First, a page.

For Mel, having a chaplain in school has made a positive difference in her life.

“The support, encouragement and caring nature that John showed me when I needed it most, gave me the self-belief to work hard and open doors to achieve things I thought would be impossible,” she says.

Mel’s mum Sue Ellen agrees, saying she would not be without a chaplain at school.

“Personally, it’s a relief to know you have someone in the school for your child to go and talk to who will listen to them.

“For people who are against having chaplains in schools, I’d invite them to go and speak with a chaplain. See the work they’re doing in schools, the patience they have for kids.

“For the people who support the school chaplains I want to say thank you for what you’re doing.

“Thank you for the kindness you’ve shown to kids like Mel. I believe that something nice will happen to you for your kindness,” she says.

School chaplains would not be able to do all that they do without the kindness of friends like you.

You can be there for young Queenslanders in need of support like Mel. Make a positive difference today and visit

Your prayers got me through, says Rheannan

As you may recall from our Christmas Appeal last year, 17-year old Rheannan from Bundaberg was supported by her Chappy through flooding rains, her sister’s cancer diagnosis and her family’s financial strain.

As if that wasn’t enough, late last year Rheannan was diagnosed with a chiari malformation, a condition where brain tissue extends into the spinal canal. As a result, she suffered through severe headaches and dizzy spells. Over time her symptoms continued to deteriorate. Continue reading

Footprints in the sand imprinted on the heart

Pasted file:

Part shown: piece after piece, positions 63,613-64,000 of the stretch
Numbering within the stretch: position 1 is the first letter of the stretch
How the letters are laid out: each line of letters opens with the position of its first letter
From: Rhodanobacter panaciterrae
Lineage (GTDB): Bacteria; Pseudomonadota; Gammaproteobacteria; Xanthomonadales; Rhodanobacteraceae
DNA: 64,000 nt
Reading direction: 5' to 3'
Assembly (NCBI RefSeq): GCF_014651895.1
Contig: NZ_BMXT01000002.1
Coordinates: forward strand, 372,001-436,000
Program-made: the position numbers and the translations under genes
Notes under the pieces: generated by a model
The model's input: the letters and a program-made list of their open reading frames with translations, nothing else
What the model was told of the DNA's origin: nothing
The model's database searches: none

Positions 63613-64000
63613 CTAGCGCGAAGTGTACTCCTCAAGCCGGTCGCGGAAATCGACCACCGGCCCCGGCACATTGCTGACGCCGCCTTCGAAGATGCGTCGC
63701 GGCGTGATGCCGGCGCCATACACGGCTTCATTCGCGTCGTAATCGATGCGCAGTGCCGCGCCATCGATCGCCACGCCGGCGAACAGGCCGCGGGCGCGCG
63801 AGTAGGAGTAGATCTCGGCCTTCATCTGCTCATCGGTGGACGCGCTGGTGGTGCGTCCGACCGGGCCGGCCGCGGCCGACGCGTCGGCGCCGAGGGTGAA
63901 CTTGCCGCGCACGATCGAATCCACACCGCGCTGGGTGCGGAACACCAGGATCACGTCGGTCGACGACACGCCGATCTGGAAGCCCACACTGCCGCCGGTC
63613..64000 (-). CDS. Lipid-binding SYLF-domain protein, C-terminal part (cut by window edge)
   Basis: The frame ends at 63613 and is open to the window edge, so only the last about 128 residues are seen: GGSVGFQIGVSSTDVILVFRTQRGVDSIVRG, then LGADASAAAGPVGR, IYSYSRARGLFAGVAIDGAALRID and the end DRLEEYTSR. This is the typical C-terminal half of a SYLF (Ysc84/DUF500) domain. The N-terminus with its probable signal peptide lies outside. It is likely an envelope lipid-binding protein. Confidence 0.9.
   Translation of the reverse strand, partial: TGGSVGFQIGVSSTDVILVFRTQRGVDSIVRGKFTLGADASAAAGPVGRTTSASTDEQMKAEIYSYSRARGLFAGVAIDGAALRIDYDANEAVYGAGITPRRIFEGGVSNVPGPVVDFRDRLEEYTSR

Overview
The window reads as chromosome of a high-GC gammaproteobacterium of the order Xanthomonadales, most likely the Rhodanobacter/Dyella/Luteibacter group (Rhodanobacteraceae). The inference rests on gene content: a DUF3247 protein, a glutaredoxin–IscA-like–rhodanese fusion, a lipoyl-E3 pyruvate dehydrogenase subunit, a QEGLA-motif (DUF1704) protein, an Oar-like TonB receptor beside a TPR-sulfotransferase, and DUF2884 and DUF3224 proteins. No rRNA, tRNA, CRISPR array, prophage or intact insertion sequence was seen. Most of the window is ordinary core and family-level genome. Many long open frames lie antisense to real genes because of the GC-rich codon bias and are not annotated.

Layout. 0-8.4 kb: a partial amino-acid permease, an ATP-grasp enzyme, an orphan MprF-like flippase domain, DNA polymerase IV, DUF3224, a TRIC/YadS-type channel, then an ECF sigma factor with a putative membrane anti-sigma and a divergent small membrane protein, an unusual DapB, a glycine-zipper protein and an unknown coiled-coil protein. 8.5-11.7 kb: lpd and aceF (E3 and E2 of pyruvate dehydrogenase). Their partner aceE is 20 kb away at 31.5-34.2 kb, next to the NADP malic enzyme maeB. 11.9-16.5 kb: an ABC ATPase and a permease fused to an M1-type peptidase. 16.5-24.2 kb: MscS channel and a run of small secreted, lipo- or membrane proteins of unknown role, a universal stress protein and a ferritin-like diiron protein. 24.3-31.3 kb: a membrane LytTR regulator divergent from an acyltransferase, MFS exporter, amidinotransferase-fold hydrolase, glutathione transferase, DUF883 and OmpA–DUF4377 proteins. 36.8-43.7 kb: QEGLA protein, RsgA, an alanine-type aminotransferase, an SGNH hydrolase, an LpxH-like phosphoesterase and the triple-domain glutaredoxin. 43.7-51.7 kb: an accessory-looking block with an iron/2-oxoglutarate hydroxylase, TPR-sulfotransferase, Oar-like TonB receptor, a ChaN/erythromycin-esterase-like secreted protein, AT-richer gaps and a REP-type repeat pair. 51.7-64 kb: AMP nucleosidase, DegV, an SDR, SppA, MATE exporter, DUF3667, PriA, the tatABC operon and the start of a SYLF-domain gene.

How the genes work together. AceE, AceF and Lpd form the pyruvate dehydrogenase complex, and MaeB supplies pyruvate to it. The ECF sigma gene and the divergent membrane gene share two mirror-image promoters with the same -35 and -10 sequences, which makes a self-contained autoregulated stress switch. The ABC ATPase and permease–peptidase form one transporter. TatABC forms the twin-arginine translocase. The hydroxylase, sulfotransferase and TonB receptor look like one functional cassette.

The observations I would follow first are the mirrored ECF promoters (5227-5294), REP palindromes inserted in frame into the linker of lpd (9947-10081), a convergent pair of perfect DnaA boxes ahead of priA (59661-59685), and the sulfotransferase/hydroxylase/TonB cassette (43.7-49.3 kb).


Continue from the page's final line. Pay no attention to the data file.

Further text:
As a young girl growing up in Wales in the 1940s, SU QLD supporter Billie Patrick, made footprints in the sand at the very same Llandudno beach Scripture Union founder, Josiah Spiers, first crafted his simple, yet inspirational message of God’s love.

It was the same beach Billie’s great grandfather, a contemporary of Josiah Spiers, is believed to have shared God’s love as he preached among the sand dunes.

It’s this same message that Billie has carried in her heart since becoming a Christian in London at 21 years of age in 1957.

“I remember asking my friend June, who’d been praying for me to come to Christ, ‘what do I do now?’ Continue reading

You brought hope to families connected by crisis

You may recall the story of Violet and school chaplains Kylie and Sarah from earlier this year.

What we weren’t able to share with you at the time was the beautiful relationship Violet formed with a would-be classmate at Bald Hills State School.

In January 2016, Violet was to start Year 1. Instead, she was confined to Lady Cilento Children’s Hospital to begin cancer treatment.

Violet’s teacher kept a desk available in the Year 1 classroom in anticipation of her return.

Chappy Kylie set up a letterbox on Violet’s desk for her classmates to write letters of encouragement and support to give to her while she was in hospital.

At the desk next to Violet’s was a girl named Holly… Continue reading